Gerald West's account of African biblical interpretation suggests that how one reads the Bible is ultimately the result of one's 'ideo-theological orientation'. Does this mean that one's hermeneutical approach is merely a matter of personal choice? In this reflection I introduce two principles that are helpful when considering this question.
In the Biblical Hermeneutics encyclopaedia article, we group the main hermeneutical approaches according to interpretive tradition or movement. In doing so we generally follow Gerald West, who distinguishes interpretative approaches based on how they bring the biblical text and the African context into dialogue. In his view, each approach (1) draws on different parts of Scripture and understands the authority of the Bible in various ways, (2) focusses on different aspects of the context and (3) is shaped by the reader’s ‘ideo-theological orientation’ (West 2010). West’s way of organising the field is helpful because it makes the theological and ideological assumptions of each hermeneutical tradition more explicit.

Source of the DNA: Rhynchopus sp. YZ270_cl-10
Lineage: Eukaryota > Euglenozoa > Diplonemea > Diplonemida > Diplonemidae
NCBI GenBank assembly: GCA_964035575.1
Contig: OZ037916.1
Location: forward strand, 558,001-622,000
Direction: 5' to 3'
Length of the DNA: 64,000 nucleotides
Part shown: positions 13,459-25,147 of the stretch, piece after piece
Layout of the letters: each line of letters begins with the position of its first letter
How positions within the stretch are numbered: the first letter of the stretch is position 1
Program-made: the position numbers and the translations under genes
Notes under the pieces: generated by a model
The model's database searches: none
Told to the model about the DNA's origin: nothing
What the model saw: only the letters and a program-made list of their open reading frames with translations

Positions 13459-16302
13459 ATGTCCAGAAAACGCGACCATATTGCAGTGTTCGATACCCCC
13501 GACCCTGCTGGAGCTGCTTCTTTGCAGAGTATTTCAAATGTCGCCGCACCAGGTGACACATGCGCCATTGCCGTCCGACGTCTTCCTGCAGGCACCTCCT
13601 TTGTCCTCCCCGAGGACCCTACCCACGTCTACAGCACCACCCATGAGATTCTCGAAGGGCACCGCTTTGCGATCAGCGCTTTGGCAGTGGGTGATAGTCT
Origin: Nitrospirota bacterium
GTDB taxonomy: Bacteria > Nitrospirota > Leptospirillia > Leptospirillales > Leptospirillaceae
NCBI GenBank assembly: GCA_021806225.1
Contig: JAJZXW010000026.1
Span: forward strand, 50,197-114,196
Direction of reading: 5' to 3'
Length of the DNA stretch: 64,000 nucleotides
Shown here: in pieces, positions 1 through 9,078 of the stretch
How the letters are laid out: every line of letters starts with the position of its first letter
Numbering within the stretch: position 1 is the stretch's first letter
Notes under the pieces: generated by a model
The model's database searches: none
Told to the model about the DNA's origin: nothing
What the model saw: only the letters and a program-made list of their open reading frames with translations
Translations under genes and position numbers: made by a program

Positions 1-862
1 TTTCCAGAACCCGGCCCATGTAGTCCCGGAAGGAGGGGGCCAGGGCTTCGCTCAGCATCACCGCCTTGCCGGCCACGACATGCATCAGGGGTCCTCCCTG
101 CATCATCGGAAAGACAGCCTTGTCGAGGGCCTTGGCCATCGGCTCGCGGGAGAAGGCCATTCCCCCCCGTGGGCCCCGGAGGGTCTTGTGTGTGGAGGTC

Our overview shows that fundamental theological positions do indeed shape hermeneutical approaches. Inculturation and liberationist/Black hermeneutics not only differ with regards to the question of what aspects of the context are considered to be most pressing, be they socio-political inequality and oppression on the one hand and cultural and religious alienation on the other. The difference is also determined by a difference in the theological understanding of the nature of the human condition and salvation: is the human condition primarily determined by a fundamental religious orientation that also has social consequences? Or is the primary issue social and political oppression from which humanity needs to be liberated? Similarly, Pentecostal and postcolonial readings of the Scripture would be shaped by contrasting understandings of power: is power always a negative force that leads to oppression, so that the primary task of the reader is to detect how oppressive powers have shaped the text? Or is there a stronger liberating power of God, and is the task of the reader of the Scriptures to access and be changed by the power of the Spirit? Consider a final example: the contrast between classical evangelical and Pentecostal readings is shaped by a difference in their theological understanding of how God speaks to humanity today through the ancient Scriptures and the continuing presence of the Spirit – and how these two ways of speaking relate to each other.